Some shrubs that produce berries for the birds to enjoy in the winter are Winterberry (Ilex verricillata) and Red Chokeberry (Aronia arbutifolia). Spicebush (Lindera benzoin) and Witch Hazel (Hamamelis virginiana) attract insects, which in turn become a food source for birds. Seed heads on perennials such as coneflowers (Echinacea) and black-eyed Susan’s (Rudbeckia) provide nourishment for the birds in the winter. Again, a reminder to not remove leaves from the gardens. Not only do the decaying leaves provide free fertilizer by putting nitrogen back into the soil, they also harbor tiny insects and insect eggs that provide food for the birds.
Backyard bird watching can be very entertaining and relaxing in the winter months. The wildlife in one’s backyard provides excitement with many different types of birds flying to feeders on a regular basis. Place the feeders where they can be easily viewed from indoors. Black-oil sunflower seed and suet provide energy to help the birds through the cold winter nights. Keep in mind that different bird species have different feeding requirements. Some prefer a hanging feeder while others require a tray feeder. Maintain the feeders by keeping them clean so that the birds are protected from the spread of disease caused by moldy seed. Children also enjoy watching the birds and their antics.
It is important to provide water for the birds in the winter. A birdbath heater works very well in our garden to provide water for the birds, even in the coldest winter days. Providing fresh water in the winter to the birds can make the difference between survival and the alternative. Be mindful of the importance of protecting our wildlife and their environment. Sparingly clean up the flower beds in the fall. Provide food, water, and protection for birds and insects. Remember that the life we see in spring and summer is often living within the fallen leaves and hollow stems left behind in fall and winter.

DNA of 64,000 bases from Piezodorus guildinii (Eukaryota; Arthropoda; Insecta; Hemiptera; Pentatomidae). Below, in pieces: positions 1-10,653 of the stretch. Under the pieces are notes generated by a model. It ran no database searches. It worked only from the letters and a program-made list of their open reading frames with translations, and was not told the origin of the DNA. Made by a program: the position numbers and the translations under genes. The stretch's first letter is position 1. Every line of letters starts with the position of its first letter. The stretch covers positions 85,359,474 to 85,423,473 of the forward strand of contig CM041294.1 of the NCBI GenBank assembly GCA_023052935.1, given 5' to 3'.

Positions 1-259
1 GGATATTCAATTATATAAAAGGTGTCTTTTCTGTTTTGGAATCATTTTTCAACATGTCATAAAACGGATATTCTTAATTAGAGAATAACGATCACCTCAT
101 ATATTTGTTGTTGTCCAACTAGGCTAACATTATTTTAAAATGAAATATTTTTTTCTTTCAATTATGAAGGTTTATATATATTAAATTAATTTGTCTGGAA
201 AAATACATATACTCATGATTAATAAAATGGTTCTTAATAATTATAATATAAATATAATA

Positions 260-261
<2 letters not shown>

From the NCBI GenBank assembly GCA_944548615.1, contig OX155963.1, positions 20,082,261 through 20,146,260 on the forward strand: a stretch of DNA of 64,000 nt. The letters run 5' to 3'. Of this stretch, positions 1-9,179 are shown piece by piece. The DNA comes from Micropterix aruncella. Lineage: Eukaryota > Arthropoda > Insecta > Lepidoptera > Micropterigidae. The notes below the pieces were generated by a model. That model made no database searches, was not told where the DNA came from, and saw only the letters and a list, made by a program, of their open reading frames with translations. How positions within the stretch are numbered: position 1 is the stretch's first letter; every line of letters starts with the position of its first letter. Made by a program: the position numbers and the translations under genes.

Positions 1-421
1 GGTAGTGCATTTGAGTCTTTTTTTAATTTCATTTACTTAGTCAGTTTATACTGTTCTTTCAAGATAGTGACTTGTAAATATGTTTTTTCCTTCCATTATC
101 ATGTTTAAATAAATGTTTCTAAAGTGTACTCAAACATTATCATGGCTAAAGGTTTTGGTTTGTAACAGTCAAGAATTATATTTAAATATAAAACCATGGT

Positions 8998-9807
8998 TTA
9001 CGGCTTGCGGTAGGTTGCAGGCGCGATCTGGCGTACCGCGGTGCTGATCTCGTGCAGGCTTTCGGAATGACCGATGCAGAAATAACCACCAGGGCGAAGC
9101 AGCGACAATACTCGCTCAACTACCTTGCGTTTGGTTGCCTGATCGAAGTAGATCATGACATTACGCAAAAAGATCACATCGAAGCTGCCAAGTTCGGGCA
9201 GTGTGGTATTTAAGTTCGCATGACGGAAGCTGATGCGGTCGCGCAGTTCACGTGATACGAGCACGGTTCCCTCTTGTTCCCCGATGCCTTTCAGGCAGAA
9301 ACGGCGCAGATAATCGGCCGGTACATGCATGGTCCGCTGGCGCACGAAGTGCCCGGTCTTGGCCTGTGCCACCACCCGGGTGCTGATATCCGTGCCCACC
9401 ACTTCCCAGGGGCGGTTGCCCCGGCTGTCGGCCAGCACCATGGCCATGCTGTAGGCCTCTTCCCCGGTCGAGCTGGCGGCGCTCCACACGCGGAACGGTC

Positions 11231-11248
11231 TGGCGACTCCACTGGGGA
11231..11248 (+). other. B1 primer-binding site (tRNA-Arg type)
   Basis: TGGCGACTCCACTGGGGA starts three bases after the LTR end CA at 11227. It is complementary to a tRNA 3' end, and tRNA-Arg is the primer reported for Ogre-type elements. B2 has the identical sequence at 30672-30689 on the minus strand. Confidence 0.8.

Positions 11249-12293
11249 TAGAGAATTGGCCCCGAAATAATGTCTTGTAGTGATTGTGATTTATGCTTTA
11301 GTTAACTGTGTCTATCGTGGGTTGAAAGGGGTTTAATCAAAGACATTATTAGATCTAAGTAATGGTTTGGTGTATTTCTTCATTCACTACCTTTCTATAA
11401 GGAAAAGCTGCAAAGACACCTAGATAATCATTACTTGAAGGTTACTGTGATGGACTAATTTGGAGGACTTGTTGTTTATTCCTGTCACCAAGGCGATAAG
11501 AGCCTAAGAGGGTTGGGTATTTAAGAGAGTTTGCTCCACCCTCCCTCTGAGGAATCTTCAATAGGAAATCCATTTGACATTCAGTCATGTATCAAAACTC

Introduction to Floral Design: Monday, Nov. 14, 7–9; You will learn how to take cut flowers from the supermarket and turn them into a beautiful arrangement. Students will complete their own arrangement to take home. To register, visit https://extension.psu.edu/introduction-to-floral-design.
Monday Videos: Visit us on Facebook at Penn State Master Gardeners in Adams County for our Master Gardeners’ Monday Videos. Timely and relevant topics will be discussed on a weekly basis keeping readers up to date on current horticultural issues.
Garden Hotline: Master Gardeners are answering gardening questions on Wednesdays throughout the fall and winter. If you have a question or need some gardening advice, contact a Master Gardener by emailing adamsmg@psu.edu. Include photos when possible.
Carolyn Black is a Penn State Master Gardener from Adams County. Penn State Cooperative Extension of Adams County is located at 670 Old Harrisburg Road, Suite 204, Gettysburg, phone 334-6271.